13 August 2009

TGHPR-R 2009: The Goblet of Fire

Harry Potter and the Goblet of Fire (Harry Potter, #4) This is the first Harry Potter book I actually had to wait for. My college roommate got me Sorcerer's Stone and Chamber of Secrets for Christmas one year, and Prisoner of Azkaban was published not long after, so I was able to read books 1-3 right in a row, whereas I had to wait a year for Goblet of Fire. I remember that, on the day it was officially released, my family was on its way to Lancaster for a day trip, and I begged my father to stop at the bookstore on our way out of town so I could buy my copy.

(He was awesome and complied. This was before the midnight release parties began and which I attended for the last two books. That's a story for book 6, however.)

Okay, so I'll be honest: while I do love Harry Potter and the Goblet of Fire, I also think it's the most bloated of the Harry Potter books -- books 1-3 are more streamlined (read: shorter) and books 5-7 are, for the most part, necessarily long -- and while Goblet of Fire has numerous important storylines, there is a lot of filler that would make it a quicker, more intense read.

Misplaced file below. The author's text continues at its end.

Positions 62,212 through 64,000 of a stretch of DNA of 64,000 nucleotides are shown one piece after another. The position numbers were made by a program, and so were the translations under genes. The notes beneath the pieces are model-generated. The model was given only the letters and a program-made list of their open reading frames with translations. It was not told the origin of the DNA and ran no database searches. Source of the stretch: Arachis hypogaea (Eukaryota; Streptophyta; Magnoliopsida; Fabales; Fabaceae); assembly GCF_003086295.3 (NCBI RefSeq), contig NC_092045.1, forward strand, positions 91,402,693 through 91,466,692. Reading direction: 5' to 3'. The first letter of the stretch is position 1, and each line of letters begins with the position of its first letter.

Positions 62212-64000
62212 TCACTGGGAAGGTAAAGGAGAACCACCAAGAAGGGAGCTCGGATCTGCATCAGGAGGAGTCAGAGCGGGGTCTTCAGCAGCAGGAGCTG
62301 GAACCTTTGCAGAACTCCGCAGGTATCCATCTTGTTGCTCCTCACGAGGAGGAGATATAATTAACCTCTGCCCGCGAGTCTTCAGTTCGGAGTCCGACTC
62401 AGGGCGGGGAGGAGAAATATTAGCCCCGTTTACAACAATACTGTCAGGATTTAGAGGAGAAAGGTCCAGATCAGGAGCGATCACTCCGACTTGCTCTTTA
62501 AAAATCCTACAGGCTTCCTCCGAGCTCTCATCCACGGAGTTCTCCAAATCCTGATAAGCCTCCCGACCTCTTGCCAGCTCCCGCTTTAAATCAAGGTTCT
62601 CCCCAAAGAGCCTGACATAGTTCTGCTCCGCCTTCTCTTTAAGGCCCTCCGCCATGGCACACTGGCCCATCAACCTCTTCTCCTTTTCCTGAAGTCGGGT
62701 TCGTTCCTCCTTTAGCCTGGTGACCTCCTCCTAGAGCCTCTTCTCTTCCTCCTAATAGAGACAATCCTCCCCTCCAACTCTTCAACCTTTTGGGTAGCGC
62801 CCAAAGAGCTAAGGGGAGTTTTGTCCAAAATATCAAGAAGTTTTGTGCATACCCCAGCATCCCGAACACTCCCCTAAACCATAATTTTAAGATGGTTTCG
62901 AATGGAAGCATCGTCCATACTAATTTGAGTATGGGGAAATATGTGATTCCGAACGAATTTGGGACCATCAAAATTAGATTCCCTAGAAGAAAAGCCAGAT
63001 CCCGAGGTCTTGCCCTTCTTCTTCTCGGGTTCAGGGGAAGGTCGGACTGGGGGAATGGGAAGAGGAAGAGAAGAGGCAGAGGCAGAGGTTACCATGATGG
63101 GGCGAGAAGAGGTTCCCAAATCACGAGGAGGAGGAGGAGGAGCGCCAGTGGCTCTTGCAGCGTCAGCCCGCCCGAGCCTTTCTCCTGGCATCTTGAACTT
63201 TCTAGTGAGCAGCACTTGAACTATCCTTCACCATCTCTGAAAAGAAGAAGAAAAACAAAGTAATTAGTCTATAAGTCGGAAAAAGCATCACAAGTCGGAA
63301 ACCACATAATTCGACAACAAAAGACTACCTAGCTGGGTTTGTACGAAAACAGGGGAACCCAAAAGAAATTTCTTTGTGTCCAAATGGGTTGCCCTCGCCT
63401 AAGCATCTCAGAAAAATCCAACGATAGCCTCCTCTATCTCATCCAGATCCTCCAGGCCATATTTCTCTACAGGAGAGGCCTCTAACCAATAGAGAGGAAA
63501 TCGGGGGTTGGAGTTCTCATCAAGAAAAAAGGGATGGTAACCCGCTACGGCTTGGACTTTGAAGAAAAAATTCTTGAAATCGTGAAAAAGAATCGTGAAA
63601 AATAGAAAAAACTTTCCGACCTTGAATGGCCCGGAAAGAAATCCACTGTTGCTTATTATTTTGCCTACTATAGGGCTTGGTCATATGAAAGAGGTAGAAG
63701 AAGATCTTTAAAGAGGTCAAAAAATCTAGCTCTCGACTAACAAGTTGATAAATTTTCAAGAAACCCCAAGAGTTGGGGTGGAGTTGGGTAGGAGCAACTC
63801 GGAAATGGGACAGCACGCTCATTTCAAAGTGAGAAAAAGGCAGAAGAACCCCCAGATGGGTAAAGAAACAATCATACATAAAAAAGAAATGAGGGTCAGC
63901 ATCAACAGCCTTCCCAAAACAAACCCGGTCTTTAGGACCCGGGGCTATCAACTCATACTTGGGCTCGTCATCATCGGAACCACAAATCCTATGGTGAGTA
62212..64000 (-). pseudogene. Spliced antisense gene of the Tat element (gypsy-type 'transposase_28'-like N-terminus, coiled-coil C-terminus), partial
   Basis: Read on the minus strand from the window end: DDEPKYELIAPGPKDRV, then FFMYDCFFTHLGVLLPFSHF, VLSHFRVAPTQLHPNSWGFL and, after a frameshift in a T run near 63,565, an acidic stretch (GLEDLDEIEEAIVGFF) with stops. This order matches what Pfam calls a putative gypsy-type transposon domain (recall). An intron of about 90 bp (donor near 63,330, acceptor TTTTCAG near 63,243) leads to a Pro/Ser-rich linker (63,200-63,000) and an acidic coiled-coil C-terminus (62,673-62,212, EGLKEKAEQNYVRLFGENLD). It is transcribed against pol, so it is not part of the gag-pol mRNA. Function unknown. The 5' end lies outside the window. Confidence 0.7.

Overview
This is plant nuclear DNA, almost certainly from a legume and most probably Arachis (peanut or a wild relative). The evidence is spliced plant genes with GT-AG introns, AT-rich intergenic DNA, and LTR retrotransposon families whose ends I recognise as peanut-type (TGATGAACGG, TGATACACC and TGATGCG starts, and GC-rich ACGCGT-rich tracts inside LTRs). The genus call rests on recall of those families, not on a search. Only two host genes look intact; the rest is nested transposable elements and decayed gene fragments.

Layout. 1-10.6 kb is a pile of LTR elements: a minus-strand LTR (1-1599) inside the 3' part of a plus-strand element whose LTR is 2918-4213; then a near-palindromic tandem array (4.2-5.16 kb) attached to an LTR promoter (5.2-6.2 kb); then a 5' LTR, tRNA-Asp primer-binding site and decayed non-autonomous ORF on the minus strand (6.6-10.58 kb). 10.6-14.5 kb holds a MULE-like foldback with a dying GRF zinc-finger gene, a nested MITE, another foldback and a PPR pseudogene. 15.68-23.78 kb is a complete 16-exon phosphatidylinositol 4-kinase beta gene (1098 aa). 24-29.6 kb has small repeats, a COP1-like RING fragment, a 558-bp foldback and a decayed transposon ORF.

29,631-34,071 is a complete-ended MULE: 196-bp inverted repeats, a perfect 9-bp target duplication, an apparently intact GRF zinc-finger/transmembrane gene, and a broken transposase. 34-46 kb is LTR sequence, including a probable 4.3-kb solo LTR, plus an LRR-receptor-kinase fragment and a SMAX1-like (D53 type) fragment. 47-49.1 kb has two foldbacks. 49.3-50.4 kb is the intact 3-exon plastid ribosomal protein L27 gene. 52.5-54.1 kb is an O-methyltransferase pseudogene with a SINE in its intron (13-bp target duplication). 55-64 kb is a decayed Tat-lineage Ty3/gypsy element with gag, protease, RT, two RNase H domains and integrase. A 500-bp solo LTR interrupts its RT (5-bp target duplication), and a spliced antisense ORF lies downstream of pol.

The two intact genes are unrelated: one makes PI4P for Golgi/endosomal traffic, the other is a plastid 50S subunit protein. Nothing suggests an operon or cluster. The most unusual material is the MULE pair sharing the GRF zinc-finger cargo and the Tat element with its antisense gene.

It's Harry's fourth year at Hogwarts, and instead of holding the annual Quidditch/House cup, the school will be hosting the Triwizard Tournament, in which three champions from three different wizarding schools compete for a thousand galleons and the glory of his or her school. This means we finally learn about two other wizarding schools in Goblet of Fire -- Beauxbatons and Durmstrang -- and meet their respective headmasters: Madame Maxine and Igor Karkaroff, both of whom contrast really delightfully with Dumbledore.

Harry isn't planning on entering the tournament -- in fact, he's looking forward to cheering on the Hogwarts champion, hanging out with Ron and Hermione, and crushing on Cho Chang from afar -- but when the Goblet of Fire spits out his name, Harry has no choice but to participate, despite the fact that he is slowly beginning to believe that someone entered him into the tournament in the hopes that it would kill him.

We meet or revisit a number of other characters in Goblet of Fire, some of whom are very significant to later books: Victor Krum, the Bulgarian Quidditch player and Durmstrang champion; Fleur DeLacour, part-veela, Beauxbatons champion, and later Bill Weasley love interest; Rita Skeeter, the queen of yellow journalism; Mad-Eye Moody, the famous Auror and newest DADA teacher; and of course, Cedric Diggory, the (true) Hogwarts champion and all-around decent guy, who suffers one of the most upsetting fates in the Harry Potter series.

(Seriously, if you can read the section where his ghost asks Harry to return his body to his parents, where Mrs. Diggory talks about how at least Cedric "died happy" while Mr. Diggory sobs in the background, where Dumbledore gives his "Remember Cedric Diggory" speech, without tearing up, you're made of stone, I tell you! I'm tearing up at I write this!